Is This Normal? ‘I Can’t Do Anything in Moderation’
Dubbed as extreme behavior, being unable to function in moderation is considered a form of cognitive distortion in the brain.
In this series, we dig into our strange phobias, fixations, and neuroses, and ask ourselves — Is This Normal?
I cannot do anything in moderation. When I’m at parties, I either abstain from alcohol or binge drink. Eating in moderation, too, isn’t something I can do — I can either give up eating fries completely or order them every other day till I grow to resent their taste and texture. I don’t understand how people are able to watch a show they love for months on end. If I love a show — no matter how long the episodes are or how many seasons it has — I cannot rest till I’ve finished it. Unfortunately, this attitude extends into my professional sphere, too — I oscillate between not being able to work at all despite having my laptop open before me, and working for hours on end, forgetting even to eat and hydrate while I’m caught in hyperfocus mode.
Is this normal? Not always. But, is it common? Yes, indeed.
Moderation is a virtue often missing among those caught in an all-or-nothing mindset. Indeed, “everything in moderation’ isn’t a lesson everyone can follow. Dubbed as extreme behavior, being unable to function in moderation — be it with eating, drinking, exercising, working, shopping, what have you — is considered a form of cognitive distortion in the brain. A reflection of black-and-white thinking, it is common among neurodivergent people, and those living with anxiety, depression, suicidal ideation, and eating disorders. But it’s a propensity that many others have too, because of how human psychology intersects with culture. “We live in an addictogenic culture,” Dr. Andrew Parker, a consultant psychiatrist at London’s Nightingale Hospital, told Refinery29, adding, “Bad habits are very often more immediately attractive, exciting, pleasurable and comforting.” There’s thus a bigger question to ask about why we value moderation so much — is it even worth it?
Doing too much of everything can indeed be addictive — indicating why people who are prone to binging aren’t able to switch to an in-between lifestyle with ease. Overindulging — be it in food, shopping, or drinking — can feel amazing because it causes our brains to release staggering quantities of the feel-good neurotransmitter, dopamine. Soon enough, we begin to crave the same rush, leading us to get caught in the binge web. If it feels so good, moderation could perhaps feel like the unhappier lifestyle choice.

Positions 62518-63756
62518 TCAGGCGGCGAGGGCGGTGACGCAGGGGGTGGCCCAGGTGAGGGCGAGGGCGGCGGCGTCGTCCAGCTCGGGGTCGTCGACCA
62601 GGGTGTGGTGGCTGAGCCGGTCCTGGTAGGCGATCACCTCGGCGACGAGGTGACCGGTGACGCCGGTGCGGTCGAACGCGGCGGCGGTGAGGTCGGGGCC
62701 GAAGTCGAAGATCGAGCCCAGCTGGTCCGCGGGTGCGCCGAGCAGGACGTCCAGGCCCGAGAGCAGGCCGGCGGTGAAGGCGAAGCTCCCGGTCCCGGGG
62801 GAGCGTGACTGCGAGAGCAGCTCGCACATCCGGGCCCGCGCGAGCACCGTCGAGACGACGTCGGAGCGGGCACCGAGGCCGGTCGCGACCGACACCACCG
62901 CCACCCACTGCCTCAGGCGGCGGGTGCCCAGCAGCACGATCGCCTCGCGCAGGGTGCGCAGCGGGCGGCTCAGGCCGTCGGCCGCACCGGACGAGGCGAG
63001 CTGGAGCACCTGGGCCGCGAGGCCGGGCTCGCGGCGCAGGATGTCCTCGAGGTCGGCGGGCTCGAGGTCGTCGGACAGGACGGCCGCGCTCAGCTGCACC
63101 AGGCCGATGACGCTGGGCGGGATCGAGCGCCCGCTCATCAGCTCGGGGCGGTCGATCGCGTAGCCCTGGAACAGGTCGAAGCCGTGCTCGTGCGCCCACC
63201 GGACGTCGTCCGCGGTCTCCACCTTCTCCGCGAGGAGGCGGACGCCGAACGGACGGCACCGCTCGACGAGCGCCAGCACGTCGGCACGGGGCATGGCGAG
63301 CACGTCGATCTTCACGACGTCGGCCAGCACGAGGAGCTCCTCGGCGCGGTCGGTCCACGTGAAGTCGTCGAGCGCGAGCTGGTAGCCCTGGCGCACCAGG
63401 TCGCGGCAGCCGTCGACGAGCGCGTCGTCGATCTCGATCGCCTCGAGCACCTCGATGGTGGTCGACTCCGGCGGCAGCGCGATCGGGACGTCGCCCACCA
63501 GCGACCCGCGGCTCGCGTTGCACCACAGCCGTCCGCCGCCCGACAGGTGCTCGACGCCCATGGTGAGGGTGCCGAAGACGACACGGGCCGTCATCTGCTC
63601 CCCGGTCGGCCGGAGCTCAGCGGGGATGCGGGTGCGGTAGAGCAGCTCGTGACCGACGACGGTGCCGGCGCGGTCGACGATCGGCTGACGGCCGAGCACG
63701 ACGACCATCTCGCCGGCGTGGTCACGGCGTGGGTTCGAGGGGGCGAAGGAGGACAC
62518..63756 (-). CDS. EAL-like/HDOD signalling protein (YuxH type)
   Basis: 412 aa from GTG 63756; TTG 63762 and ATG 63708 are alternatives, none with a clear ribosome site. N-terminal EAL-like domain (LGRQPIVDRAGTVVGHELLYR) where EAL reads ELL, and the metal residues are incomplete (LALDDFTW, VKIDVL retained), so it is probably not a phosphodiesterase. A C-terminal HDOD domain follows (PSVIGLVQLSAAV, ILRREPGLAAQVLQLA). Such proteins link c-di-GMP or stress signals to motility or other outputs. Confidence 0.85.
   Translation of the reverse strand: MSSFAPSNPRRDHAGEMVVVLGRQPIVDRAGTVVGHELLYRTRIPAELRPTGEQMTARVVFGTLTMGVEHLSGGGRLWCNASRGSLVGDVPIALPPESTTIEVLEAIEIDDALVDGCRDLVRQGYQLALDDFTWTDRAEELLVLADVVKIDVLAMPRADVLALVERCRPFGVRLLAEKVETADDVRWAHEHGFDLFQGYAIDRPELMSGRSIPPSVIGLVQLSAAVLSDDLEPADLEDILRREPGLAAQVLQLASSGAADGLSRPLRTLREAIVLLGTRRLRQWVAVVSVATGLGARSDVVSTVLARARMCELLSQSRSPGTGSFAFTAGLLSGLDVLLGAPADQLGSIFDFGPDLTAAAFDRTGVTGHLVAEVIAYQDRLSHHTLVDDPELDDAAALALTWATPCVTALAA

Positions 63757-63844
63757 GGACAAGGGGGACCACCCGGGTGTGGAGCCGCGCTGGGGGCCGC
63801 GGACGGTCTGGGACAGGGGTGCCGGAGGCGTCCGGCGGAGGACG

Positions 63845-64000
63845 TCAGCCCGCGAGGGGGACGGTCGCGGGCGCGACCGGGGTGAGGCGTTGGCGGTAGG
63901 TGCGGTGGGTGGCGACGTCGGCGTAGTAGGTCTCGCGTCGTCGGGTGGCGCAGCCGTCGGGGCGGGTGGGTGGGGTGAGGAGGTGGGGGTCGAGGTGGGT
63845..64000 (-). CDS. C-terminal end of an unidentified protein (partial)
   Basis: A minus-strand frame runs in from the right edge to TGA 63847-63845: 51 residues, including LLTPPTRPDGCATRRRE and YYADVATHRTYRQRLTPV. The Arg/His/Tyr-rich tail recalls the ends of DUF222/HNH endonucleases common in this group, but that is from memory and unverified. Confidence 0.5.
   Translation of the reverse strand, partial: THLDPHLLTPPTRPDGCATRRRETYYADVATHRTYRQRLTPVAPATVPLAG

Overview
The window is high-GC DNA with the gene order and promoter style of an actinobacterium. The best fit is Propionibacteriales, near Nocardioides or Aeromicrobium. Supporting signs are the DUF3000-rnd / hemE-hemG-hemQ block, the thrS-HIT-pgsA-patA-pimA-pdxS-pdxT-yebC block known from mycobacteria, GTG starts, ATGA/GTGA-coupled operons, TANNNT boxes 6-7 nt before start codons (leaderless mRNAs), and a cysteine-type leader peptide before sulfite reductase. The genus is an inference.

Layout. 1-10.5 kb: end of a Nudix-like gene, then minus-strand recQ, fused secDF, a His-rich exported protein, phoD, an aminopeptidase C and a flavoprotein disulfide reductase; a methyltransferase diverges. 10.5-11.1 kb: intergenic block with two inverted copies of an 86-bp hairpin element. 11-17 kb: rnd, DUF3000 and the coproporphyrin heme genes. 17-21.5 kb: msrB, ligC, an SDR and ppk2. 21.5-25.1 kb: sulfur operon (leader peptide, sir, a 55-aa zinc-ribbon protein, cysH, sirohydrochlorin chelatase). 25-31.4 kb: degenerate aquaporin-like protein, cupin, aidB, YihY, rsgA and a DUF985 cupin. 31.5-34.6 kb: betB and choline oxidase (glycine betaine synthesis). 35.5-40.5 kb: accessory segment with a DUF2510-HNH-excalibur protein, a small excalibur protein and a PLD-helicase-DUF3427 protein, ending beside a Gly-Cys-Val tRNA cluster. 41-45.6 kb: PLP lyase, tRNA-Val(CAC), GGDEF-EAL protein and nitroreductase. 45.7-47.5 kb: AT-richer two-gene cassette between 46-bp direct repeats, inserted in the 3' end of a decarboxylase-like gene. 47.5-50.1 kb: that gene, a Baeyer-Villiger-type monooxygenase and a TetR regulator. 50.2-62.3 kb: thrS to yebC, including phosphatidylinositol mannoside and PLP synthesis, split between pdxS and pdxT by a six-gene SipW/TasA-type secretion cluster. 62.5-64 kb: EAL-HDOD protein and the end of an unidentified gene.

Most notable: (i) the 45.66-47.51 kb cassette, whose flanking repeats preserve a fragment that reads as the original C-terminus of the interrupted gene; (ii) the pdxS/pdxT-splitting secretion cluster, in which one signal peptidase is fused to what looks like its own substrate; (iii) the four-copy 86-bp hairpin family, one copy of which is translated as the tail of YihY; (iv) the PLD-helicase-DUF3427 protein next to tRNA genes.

Some may argue that it’s about moderation in terms of frequency, rather than quantity. Most people binge-watch, and many people go overboard with drinks and pizza. It only starts to become a problem, then, when these happen often enough to interfere with someone’s life. But others would say: there’s nothing wrong with not living a life of moderation at all. When it comes to lifestyle patterns, many individuals have work, sleep, or activity schedules that are all-or-nothing — and they make it work perfectly well.
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Perhaps, it is my autism — commonly associated with the black-and-white thinking style — that informs my attitude toward this. As Callum Stephen, an autistic content creator, wrote: “I either give 100% or 0%… [when] I’m too tired to give my all, I give nothing at all.” This statement also reflects an obsession with perfectionism that often stems from ADHD, a diagnosis that both Stephen and I appear to share.
Not having an in-between might also be connected to people’s struggle with impulse control — another trait that’s frequently observed among neurodivergent individuals, among others. “I find it far easier to give something up altogether than to indulge moderately. When I admitted to myself that I was eating my favorite frozen yogurt treat very often — two and even three times a day — I gave it up cold turkey. That was far easier for me to do than to eat it twice a week… If I never do something, it requires no self-control for me; if I do something sometimes, it requires enormous self-control,” Gretchen Rubin, an American author, had once written.
Not being able to do things in moderation, however, isn’t necessarily the precursor to a mental health diagnosis. It doesn’t automatically suggest that one is neurodivergent, either. Everyone struggles with moderation, to some extent. Also, the definition of moderation can vary from person to person. One may prefer to shop for the entire year in one go. Another person might prefer to commit to exercise and intermittent fasting for a couple of weeks every three months, rather than sticking to a diet throughout the year. Yet another person’s way to ensure they regulate their alcohol intake might be to abstain a few times and indulge whole-heartedly, at others.
And, maybe, I don’t even want to do anything in moderation. Instead of accepting “everything in moderation” as the ultimate tenet for a blissful life, perhaps, I perceive it as an unduly glorified principle that doesn’t happen to align with my outlook. I’m not the only one who thinks this way. As writer Chrissy Stockton noted, “I’ll be honest, I don’t like moderation. What is the point of doing something if you only like it enough to do it halfway? I like to stay up all night reading a book because I can’t put it down, or toss it out after the first chapter. My favorite way to listen to my music is to become obsessed with an artist and consume their music until I don’t ever want to listen to it again. I want to experience it wholly and then move on.”
So, the question is: is moderation even worth it? Eh, maybe not.
Devrupa Rakshit is an Associate Editor at The Swaddle. She is a lawyer by education, a poet by accident, a painter by shaukh, and autistic by birth. You can find her on Instagram @devruparakshit.